Yearly Archives: 2010
The SOMC Cancer Center will host a free skin cancer screening May 13 from 4 to 7 p.m.
Volunteers from the Fight Cancer, Save Lives Cancer Coalition will assist physicians and nurses at the Cancer Center during the screening.
“Some cancers never cause symptoms or become life threatening. A screening is a proactive way to remain in touch with your health. A screening test may find something that may be treated early with much better outcomes,” Kelly Lawson, clinical manager of Oncology Services at the Cancer Center, said.
Lawson explained that some skin cancers may be related to over exposure to ultraviolet rays from the sun.
“Most skin cancers appear after age 50, but the sun’s damaging effects begin at an early age,” Lawson continued. “Exposure to UV rays from sunlight or tanning beds is the most common and easily preventable cause of skin cancer. Therefore, protection should start in early childhood to prevent skin cancer later in life.”
The risk of skin cancer is greatest for people who have fair skin that freckles easily. Frequently these are people with red or blond hair and blue eyes, Lawson added.
Anyone who spends a majority of their time, either at work or at home, outdoors, exposed to the sun, should consider a skin cancer screening.
“Where you live can also be a risk,” Lawson said. “People who live in areas where there are high levels of UV radiation from the sun are at greater risk of getting skin cancer.”
The screening is free and appointments are required. To schedule an appointment, please call the Southern Ohio Medical Center Volunteer Office at (740) 356-8234. There are a limited number of openings available. The Cancer Center is located at 1121 Kinneys Lane, Portsmouth.
Supporters of SOMC Hospice will participate in the 24th annual Hike for Hospice Saturday, May 15. This non-competitive 5-k “Fun Walk” will begin at the SOMC Hospice Center (East Campus), 2201 25th St., with check-in at 8:30 a.m. and the walk beginning at 9:30.
SOMC Hospice is a non-profit agency offering a special way of caring for those faced with terminal illness. Participants of the hike raise funds by asking friends to sponsor an amount per kilometer walked or giving an outright donation.
Participants also can join in groups of three or more to form teams, presenting banners, shirts or other forms of promotion. Each team receives one complimentary 8×10 photo.
Hikers and supporters will be eligible for prizes and T-shirts will be available for purchase. Awards will be presented at the end of the hike to teams as well as individuals in various categories.
Rest stops will be available along the way and free lunch will be provided by Subway Sandwiches & Salads on Gallia Street in Portsmouth. Other corporate sponsors include Life Ambulance, OSCO and Southern Ohio Medical Center.
Early registration is encouraged but hikers can also register the day of the event. For more information or to purchase a T-shirt please call (740) 353-2567.
The Hope Guild, part of the friends of SOMC, recently donated $15,000 to Southern Ohio Medical Center. To raise the money, the guild held various fundraisers throughout the year, including book sales and an employee sale at Scioto Shoe Mart. The funds will be used to purchase Telehealth monitors for SOMC Home Care patients. Members of the Hope Guild are shown presenting a check to Randy Arnett, president and CEO of SOMC.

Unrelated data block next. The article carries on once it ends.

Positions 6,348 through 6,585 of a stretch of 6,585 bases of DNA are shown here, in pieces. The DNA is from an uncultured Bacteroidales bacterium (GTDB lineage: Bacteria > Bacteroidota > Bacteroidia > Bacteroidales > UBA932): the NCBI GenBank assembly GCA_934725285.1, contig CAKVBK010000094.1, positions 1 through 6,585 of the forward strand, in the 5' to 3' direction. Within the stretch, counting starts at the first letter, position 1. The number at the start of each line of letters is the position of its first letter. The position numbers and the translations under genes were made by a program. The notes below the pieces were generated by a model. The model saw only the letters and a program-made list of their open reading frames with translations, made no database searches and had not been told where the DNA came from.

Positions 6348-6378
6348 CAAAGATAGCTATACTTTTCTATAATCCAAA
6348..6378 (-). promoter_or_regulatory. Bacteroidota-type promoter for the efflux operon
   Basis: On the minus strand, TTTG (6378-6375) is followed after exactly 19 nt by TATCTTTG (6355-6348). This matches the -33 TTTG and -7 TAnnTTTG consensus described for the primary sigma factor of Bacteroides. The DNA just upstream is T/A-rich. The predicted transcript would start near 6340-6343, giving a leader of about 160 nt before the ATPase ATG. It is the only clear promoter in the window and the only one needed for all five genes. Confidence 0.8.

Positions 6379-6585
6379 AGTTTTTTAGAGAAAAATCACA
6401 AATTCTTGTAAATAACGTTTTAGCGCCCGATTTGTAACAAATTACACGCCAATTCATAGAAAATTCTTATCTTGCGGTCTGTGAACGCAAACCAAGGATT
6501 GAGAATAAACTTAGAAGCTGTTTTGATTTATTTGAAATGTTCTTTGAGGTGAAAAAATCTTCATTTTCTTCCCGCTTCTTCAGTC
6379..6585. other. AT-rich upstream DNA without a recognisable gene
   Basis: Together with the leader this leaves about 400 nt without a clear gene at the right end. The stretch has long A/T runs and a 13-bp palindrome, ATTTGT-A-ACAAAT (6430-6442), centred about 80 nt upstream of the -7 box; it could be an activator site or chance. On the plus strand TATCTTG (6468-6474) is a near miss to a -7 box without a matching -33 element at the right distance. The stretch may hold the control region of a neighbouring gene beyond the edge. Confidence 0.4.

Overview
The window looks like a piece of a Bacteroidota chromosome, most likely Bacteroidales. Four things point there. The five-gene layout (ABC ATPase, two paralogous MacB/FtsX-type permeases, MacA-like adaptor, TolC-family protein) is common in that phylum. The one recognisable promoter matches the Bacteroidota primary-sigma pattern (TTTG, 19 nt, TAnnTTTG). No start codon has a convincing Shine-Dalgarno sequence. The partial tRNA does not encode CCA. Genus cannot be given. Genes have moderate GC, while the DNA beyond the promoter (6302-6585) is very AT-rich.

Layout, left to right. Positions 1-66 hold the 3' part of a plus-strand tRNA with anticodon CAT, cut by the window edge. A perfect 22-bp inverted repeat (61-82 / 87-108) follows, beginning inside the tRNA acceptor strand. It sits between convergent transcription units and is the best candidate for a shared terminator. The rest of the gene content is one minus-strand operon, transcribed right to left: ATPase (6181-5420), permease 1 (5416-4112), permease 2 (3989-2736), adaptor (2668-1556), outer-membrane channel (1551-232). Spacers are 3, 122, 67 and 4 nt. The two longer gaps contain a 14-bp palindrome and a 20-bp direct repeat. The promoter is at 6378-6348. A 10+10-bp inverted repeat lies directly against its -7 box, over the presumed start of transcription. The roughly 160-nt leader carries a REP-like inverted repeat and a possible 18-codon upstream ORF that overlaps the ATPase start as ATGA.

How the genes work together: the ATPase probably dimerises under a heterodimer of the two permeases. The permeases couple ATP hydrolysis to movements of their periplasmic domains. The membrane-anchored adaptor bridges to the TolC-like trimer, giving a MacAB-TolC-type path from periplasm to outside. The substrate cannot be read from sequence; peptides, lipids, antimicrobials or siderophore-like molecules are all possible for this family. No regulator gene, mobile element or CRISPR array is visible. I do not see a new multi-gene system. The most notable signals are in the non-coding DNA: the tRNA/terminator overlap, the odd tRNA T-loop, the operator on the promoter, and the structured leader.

Southern Ohio Medical Center was recently awarded a $200,000 grant by the Ohio Department of Health, Office of Healthy Ohio/Bureau of Health Promotion and Risk Reduction.
The funds will be used toward the implementation of a Diabetes Prevention and Control Program, created to provide immediate access to lifestyle education for people in Scioto County with type 2 diabetes.
“The overwhelming majority of patients diagnosed with diabetes are type 2,” Dr. Phillip Roberts, family practice physician at SOMC, said. “A smaller percentage of patients present as type 1 and an even smaller percentage present with a mixture between type 1 and type 2 diabetes. Unfortunately, the incidence of type 2 diabetes is on the rise.”
A native to Portsmouth and a local physician, Dr. Roberts, takes a special interest in diabetes. He trained at Southern Ohio Medical Center and with Dr. Deeb, a former SOMC endocrinologist. His intense training to treat diabetes from an endocrinologist perspective has made him comfortable and knowledgeable of the disease.
“I will be involved in educating the participants of the Diabetes Prevention and Control program,” he said. “During the medication portion of the session, I will explain the different types of medications and insulin options that are available at this time. This will include their benefits, common side effects and the ways that each individual medication works to improve the diabetes process.”
He added, “If patients have a good understanding of the treatments and medications their physician puts them on, they tend to take a more active role in their care.”
Dr. Roberts explained that part of the treatment of diabetes is to comprehend what your body is going through. Nutritional needs, weight loss through diet and exercise, life style changes and prescribed medical therapies are crucial to the treatment of diabetes. He says that the new prevention program will emphasize this importance and provide participants with a key advantage.
“We want to ensure that the Diabetes Prevention and Control Program participants have all the resources necessary to successfully manage the disease on their own once the program is complete,” Jill Preston, workforce development manager at SOMC, said. “Not only will this include one-on-one education time with clinical dieticians, exercise physiologists and diabetes experts, but we will also provide them with many resources to help better manage their diabetes.”
The program will be offered at four locations throughout the county and will be held in conjunction with the Portsmouth City Health Department, the Scioto County Health Department, the Family Health Care Center, Community Action Organization and Shawnee Mental Health. Physician referral for participation is required.
For more information about the Diabetes Prevention and Control Program, please speak with your primary care physician or contact the SOMC Diabetes Education Department at 356-2627.
Dr. Roberts is located at SOMC’s Wheelersburg Family Practice, 613 Center Street, Wheelersburg and is currently accepting new patients. For more information or to schedule an appointment, please call 574-0529.